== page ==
The Honest Truth
Many of you have been following the ongoing activities of Mercy Tech Mission for quite some time now, and it occurred to me the other day that it’s time I shared with you the honest truth.
Okay, I’ll bet you weren’t expecting me to say that.
No, I haven’t been telling lies in the past, and I’m also not referring to what recent politicians have labeled as “alternative facts”. (And actually, if you think about it, the phrase ‘the honest truth’ doesn’t really make sense unless there really is something we could call ‘dishonest truth’. But I digress...)
The truths that I’m referring to are the small but important things that go on behind, or perhaps along with, the larger events that occur...
Here are some examples:
Truthful Event: At the end of August, volunteer instructor Todd Green did a solo trip down to our Baja location to teach mechanics for 10 days. It was a great success and a real blessing to both Todd and the staff at the One Life One Chance base in San Quintin.
The honest truth: I was glad I didn’t have to go! Due to a busy travel season and a heavy work load back at home, I was feeling quite worn out and exhausted. So I was thrilled to have it confirmed once again that Mercy Tech Mission does not need me to be on every trip we take. Thanks, Todd! You’re a real MTM veteran.
Truthful Event: On October 22nd, one of my first automotive students from Mozambique, Prosper Fernando, made his second trip to teach mechanics for one week at the Heart for Africa mission base in Swaziland. This involved two-day bus rides each way, finding hotels, and negotiating border crossings. Although Mercy Tech covered his expenses, Prosper conceived, planned and executed the trip all on his own, and used his holiday time to do so.
The honest truth: I had no idea that something like this would ever happen when I began training Prosper back in 2011. It never entered my mind that one day one of our students would be travelling to other countries and sharing the knowledge that they had been given. Yeah. It’s pretty exciting stuff. Blessings to you, Prosper; you rock!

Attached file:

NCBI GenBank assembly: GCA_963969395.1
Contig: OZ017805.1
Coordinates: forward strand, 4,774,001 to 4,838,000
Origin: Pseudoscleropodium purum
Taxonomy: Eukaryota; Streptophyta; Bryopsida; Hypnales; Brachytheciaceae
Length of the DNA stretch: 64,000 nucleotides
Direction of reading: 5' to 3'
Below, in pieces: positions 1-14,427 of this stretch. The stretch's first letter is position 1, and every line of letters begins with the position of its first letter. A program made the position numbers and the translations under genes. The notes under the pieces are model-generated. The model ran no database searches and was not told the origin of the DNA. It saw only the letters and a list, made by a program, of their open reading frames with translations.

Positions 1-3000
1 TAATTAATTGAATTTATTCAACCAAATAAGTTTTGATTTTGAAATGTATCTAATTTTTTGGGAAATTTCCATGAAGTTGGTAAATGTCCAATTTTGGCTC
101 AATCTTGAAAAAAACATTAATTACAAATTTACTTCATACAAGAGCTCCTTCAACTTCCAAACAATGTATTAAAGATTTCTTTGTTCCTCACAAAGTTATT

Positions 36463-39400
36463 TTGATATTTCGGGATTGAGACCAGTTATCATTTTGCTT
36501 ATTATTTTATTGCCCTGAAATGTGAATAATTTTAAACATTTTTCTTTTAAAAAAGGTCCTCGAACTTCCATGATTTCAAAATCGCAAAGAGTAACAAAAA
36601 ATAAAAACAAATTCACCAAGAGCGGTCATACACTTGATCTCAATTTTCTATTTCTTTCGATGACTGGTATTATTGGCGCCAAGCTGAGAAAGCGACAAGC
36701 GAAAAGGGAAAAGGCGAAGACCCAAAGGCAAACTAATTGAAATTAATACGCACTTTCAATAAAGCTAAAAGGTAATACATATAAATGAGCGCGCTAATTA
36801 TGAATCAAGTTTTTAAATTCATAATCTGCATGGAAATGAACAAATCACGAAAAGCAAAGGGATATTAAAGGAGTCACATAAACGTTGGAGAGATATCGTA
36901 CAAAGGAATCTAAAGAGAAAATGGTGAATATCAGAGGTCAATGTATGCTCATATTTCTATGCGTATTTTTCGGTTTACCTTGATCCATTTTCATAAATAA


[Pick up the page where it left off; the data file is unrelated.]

Truthful Event: In February 2018, Mercy Tech Mission will make its first foray into Cambodia. The two-man team will be led by Phil Cote, a return volunteer from Alberta who made his first trip with MTM this last May when he accompanied me to Africa. The team will be providing training in mechanics and photography while in Cambodia.
The honest truth: I am not the least bit disappointed that we are starting a brand new training location in a country that I won’t even visit until sometime in the future. In fact, my schedule is already so full, that if Phil wasn’t leading this trip, it simply wouldn’t be happening. You’re amazing, Phil! God bless your heart for the Cambodian people.
Truthful Event: I am writing this update from the Baja, where I’ve again been working with Isaias Vasquez in mechanics training. But this trip has been different. Over the past few days, we have spent more time on the computer learning theory than actually fixing broken vehicles. Isaias completed his first online exam on braking systems and did well. With the consent of his employer, One Life One Chance Ministries, he has committed to spending one day a week on concentrated course studies, sending me regular updates on his progress along the way.
The honest truth: We at Mercy Tech are slowly learning that our training trips MUST focus more on long-term training and growth than on mechanical triage. So many times when we arrive at a site, there is a long list of projects waiting to be done. Because our volunteer instructors are doers at heart, the danger is that our students become production workers during our stay, and not the true learners of knowledge that they need to be. On this trip, Isaias and I deliberately slowed down and spent time where it was needed – going over things like braking systems until he reached a point where he really understood it and was ready to move on to another system.
The bottom line? This year it’s become increasingly clear that the work of Mercy Tech Mission cannot, and should not, be done by me alone. It takes guys like Todd, Craig, John, John 2, Bob, Bob 2 (and Bob Sr!), Prosper, Justin, Anthony, Phil, Don, Rich, Dave, Darwin, Fast Eddy, Michael…okay, I’ve missed someone for sure.
The point is, this sharing of the load is a good thing. Yeah, it’s important that I’m here, but even more so it’s important that I don’t get in the way.
It has often been said that if you want to go fast, go alone; but if you want to go far, go together. And that’s what I see happening now, and what will happen more and more as Mercy Tech continues to grow, continues to open new locations, continues to find new volunteer instructors, and continues to change more lives, one skill at a time.
And honestly, that’s all I really want. Thanks for partnering with us. We couldn’t do it alone!
If you would like to get involved with Mercy Tech Mission, here's how:
- To make a donation that will help change lives around the world, please visit our Donation page.
- If you would like to learn more about becoming one of our Mercy Tech Volunteer Instructors, please visit our Volunteers page.
- If you know of someone who might be interested in making the trip of a lifetime to share their skills, please share this post with them or send them a link to our website.
Rick Cogbill, Mission Director
Mercy Tech Mission